There are so many things that can be embedded into the human body it will only be a matter of time before we will be able to interface with any machine.
Sensor-studded clothing worn by a soldier tracks his movements and vital signs. A disposable electrocardiogram machine the size of a Band-Aid monitors a heart patient. A cellphone is implanted in a tooth. Scientists and engineers are trying to develop such â€œembeddedâ€ devices: miniature electronics that plug people into computer and communication networks.
Consider contact lenses that function as computer screens. A University of Washington research team, led by electrical engineering professor Babak Parviz, has developed a prototype lens fitted with a tiny radio (for receiving data) and a light-emitting diode, or LED (for displaying data to its wearer). The technology has prompted comparisons to the computer readouts that flash in the eyes of the cyborg in the Terminator films.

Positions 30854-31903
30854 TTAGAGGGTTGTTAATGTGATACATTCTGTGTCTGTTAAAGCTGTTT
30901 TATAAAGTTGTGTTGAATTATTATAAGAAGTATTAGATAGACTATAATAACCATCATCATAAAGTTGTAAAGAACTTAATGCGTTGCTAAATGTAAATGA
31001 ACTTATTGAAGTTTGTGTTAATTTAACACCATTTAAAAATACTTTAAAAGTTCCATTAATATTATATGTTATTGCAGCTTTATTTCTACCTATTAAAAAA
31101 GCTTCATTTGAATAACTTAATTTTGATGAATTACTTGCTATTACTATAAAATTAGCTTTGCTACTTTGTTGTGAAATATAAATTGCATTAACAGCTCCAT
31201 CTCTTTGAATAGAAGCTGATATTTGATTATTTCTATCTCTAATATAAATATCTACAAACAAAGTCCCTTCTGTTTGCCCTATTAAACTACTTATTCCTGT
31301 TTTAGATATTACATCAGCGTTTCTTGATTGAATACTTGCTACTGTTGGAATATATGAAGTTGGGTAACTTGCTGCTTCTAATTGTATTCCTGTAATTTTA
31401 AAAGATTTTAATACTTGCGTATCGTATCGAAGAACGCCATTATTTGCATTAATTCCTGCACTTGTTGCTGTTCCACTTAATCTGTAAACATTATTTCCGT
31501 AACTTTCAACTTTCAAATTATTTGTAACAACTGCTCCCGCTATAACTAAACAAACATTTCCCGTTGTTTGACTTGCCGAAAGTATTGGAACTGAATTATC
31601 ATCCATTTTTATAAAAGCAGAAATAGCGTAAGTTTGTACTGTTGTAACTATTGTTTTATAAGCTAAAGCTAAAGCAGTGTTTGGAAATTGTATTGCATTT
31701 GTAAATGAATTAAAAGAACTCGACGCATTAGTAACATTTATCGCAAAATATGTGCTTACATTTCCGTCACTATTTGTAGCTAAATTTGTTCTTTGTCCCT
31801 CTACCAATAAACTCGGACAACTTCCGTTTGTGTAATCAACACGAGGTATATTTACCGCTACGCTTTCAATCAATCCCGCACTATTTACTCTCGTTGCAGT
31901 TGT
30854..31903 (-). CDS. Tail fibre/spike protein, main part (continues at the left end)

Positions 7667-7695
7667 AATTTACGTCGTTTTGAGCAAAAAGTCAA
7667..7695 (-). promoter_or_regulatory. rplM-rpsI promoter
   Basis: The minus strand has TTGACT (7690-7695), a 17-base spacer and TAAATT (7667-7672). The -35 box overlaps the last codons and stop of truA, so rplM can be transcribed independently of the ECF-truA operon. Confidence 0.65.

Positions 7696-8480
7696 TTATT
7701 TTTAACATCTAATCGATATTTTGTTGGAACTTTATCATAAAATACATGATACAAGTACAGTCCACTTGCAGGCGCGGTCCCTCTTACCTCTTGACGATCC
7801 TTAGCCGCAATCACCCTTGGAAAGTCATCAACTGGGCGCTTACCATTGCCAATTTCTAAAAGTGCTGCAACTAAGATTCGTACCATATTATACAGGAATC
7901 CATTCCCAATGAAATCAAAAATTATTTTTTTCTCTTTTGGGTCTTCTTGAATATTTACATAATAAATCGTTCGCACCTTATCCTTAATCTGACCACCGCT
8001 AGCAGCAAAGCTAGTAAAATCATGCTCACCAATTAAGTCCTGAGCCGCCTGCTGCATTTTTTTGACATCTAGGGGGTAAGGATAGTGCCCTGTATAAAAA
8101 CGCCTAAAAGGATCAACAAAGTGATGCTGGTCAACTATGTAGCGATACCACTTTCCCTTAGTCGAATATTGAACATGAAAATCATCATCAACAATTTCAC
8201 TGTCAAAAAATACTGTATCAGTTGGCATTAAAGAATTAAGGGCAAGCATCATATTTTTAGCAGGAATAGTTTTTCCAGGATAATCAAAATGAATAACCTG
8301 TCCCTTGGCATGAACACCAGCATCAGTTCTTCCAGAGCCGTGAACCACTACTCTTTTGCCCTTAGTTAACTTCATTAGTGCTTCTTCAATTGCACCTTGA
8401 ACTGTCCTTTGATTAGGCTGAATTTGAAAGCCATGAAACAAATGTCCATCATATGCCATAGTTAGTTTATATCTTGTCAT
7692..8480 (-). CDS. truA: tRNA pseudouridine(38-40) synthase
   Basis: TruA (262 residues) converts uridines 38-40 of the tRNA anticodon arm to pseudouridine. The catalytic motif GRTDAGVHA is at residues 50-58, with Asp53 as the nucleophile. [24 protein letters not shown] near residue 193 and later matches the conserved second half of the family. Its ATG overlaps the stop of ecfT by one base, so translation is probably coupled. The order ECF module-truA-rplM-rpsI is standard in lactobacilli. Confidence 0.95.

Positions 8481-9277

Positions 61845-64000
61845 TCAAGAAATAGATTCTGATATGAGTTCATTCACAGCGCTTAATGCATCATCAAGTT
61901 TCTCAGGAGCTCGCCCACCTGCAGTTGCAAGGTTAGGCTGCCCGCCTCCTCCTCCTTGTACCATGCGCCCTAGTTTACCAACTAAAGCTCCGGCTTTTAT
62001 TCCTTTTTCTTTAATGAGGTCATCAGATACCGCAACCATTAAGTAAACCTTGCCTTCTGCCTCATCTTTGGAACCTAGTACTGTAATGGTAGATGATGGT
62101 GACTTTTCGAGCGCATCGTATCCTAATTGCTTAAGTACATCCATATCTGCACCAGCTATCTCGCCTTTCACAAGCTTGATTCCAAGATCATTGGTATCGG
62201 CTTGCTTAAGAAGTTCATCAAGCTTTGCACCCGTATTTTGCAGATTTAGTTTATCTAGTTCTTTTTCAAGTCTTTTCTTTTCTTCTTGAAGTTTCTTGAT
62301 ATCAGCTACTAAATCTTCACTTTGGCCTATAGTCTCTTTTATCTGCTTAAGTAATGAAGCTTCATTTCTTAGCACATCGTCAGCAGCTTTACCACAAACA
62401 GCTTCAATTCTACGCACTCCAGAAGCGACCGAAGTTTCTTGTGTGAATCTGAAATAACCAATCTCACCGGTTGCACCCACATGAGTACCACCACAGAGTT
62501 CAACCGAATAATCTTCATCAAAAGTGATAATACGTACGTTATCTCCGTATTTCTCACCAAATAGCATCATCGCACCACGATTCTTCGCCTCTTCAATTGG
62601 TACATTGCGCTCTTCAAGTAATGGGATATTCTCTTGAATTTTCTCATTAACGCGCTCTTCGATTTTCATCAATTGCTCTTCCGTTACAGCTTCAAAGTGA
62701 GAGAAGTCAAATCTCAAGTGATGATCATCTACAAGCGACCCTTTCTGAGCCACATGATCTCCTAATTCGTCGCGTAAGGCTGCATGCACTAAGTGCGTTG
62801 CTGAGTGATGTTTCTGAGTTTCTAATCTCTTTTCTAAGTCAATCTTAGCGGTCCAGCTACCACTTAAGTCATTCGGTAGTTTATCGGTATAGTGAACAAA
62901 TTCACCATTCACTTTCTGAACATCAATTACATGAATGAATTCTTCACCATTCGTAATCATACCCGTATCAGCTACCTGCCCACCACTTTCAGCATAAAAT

In theory, the device converts electronic signals into ever-changing displays projected onto the contact lens and visible to the wearer, perhaps like a movie subtitle. If wirelessly connected to, say, a smartphone with voice-recognition software, a hearing-impaired person wearing such lenses might see a speakerâ€™s words translated into captions.
But engineers developing such embedded technologies face a big obstacle: power. The devices pack so much gadgetry into such tiny spaces that even the smallest batteries would be too bulky, never mind the inconvenience (and potential discomfort) of replacing them.